Over half of Britons have experienced food shortages in the last few weeks in their local supermarket or shop, according to a new report by YouGov.
In a survey of 3564 adults, 56 per cent said they had experienced shortages, whilst 39 per cent of people said they had not.
According to the survey, five per cent of people said they did not know whether or not they faced shortages.
These shortages have most been noticed by those in Scotland (67 per cent), as well as the majority of those in the rest of the South (57 per cent), Midlands/Wales (55 per cent) and the North (56 per cent).
Londoners are the least likely to have seen shortages (46 per cent).
The news comes as the boss of the Co-op said that supermarket shortages are now at a “worse level” than he had ever seen.
Co-op chief executive Steve Murrells said the chain had been forced to cut down on products as it struggled to get deliveries.
This comes as food and drink organisations have warned that the sector faces an employment crisis, with businesses in jeopardy and the risk of significant disruption over Christmas.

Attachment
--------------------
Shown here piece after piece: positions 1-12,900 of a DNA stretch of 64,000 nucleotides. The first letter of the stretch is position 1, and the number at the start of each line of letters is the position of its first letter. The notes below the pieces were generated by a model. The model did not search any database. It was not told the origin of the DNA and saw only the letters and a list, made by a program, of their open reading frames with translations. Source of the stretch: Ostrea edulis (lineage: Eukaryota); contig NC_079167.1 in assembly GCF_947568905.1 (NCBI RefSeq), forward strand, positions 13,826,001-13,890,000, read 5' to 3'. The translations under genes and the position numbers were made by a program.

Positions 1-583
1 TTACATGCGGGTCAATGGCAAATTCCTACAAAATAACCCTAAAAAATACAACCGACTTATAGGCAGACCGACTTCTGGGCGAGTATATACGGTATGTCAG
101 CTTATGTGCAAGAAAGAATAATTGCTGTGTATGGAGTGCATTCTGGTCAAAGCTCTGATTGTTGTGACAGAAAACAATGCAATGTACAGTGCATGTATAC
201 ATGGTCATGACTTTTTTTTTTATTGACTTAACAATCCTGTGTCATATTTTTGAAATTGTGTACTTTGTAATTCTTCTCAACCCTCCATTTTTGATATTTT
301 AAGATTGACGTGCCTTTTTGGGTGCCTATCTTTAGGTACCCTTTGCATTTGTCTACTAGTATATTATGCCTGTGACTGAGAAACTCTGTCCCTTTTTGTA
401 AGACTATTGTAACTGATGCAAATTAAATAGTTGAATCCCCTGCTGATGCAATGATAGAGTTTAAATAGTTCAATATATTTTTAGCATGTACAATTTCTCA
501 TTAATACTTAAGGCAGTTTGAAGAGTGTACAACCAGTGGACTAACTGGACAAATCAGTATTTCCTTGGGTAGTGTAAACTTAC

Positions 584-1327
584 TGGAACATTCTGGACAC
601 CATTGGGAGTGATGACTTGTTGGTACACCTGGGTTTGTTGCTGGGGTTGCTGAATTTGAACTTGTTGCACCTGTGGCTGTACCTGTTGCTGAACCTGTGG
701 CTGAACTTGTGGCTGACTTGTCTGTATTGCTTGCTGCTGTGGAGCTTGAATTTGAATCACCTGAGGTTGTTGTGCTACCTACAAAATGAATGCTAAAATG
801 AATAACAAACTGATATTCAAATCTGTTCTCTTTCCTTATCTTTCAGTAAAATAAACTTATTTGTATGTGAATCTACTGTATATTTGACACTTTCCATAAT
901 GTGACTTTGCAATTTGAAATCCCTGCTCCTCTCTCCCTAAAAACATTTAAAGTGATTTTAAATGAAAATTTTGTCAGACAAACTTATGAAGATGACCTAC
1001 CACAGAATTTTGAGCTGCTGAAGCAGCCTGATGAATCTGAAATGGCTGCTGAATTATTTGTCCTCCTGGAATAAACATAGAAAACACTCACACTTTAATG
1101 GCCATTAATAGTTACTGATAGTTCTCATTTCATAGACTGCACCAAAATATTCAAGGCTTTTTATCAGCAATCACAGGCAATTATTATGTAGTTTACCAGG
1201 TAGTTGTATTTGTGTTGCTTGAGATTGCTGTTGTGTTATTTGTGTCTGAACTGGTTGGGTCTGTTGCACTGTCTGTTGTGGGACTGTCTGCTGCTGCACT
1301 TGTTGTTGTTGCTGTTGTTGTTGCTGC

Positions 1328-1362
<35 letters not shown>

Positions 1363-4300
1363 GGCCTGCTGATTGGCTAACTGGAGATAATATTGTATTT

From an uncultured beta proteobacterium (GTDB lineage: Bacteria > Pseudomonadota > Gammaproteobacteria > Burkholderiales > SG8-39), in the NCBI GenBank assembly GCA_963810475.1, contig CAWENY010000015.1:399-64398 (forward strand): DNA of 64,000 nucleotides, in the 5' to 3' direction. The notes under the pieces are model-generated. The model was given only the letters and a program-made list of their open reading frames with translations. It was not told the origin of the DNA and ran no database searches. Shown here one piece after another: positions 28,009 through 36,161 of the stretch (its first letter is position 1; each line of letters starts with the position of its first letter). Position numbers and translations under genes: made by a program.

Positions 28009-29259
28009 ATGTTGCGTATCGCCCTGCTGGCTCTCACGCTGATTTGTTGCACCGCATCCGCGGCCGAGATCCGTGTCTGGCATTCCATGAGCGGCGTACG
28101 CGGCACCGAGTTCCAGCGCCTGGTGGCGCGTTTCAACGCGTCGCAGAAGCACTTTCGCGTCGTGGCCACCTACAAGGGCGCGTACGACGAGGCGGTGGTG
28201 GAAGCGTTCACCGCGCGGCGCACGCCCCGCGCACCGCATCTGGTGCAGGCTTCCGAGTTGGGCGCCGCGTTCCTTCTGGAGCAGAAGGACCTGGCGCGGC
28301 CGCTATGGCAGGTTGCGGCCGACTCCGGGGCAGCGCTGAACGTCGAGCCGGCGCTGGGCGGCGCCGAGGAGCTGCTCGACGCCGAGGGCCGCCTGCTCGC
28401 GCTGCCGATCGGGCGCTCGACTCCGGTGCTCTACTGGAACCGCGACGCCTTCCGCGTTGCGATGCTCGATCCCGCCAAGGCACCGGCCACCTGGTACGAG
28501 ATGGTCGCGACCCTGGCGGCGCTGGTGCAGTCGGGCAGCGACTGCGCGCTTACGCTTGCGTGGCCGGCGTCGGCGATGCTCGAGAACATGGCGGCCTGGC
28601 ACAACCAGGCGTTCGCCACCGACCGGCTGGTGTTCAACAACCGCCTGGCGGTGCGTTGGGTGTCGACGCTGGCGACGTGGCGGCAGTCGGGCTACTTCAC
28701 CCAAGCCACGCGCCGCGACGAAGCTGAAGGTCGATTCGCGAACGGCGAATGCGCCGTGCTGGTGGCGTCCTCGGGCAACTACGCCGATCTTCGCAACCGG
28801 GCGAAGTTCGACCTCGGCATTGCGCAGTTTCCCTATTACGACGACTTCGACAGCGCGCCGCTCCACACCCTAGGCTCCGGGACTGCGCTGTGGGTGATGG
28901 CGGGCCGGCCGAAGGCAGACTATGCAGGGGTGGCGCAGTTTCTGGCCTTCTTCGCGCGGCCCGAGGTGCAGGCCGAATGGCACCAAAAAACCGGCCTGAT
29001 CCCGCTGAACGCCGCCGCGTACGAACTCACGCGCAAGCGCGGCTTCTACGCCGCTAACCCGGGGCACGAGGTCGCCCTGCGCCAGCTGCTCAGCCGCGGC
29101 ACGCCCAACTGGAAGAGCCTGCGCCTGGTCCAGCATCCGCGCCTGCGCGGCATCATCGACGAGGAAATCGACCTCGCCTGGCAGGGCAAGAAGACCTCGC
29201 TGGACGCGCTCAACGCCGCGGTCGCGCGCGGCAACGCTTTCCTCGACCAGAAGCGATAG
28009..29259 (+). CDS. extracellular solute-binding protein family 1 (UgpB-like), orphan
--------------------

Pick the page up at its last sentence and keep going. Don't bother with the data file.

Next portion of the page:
In a plea to the Scottish and UK governments for “immediate help”, representatives for the Scottish food and drink industry have said that recruitment problems caused by Brexit and the pandemic mean the sector is “rapidly approaching a crisis”.
“Government cannot ignore the flashing warning signs here. Businesses are doing everything they can to attract workers, but we desperately need government intervention now to avert a crisis,” CEO of Scotland Food & Drink James Withers said.
“From farms to manufacturers, and fishing boats to hauliers, we simply do not have the workforce to keep Scotland and the UK’s food supply chain fully functioning.
“Whether it is supermarkets and restaurants or care homes and hospitals, the government must not underestimate the risk of inaction.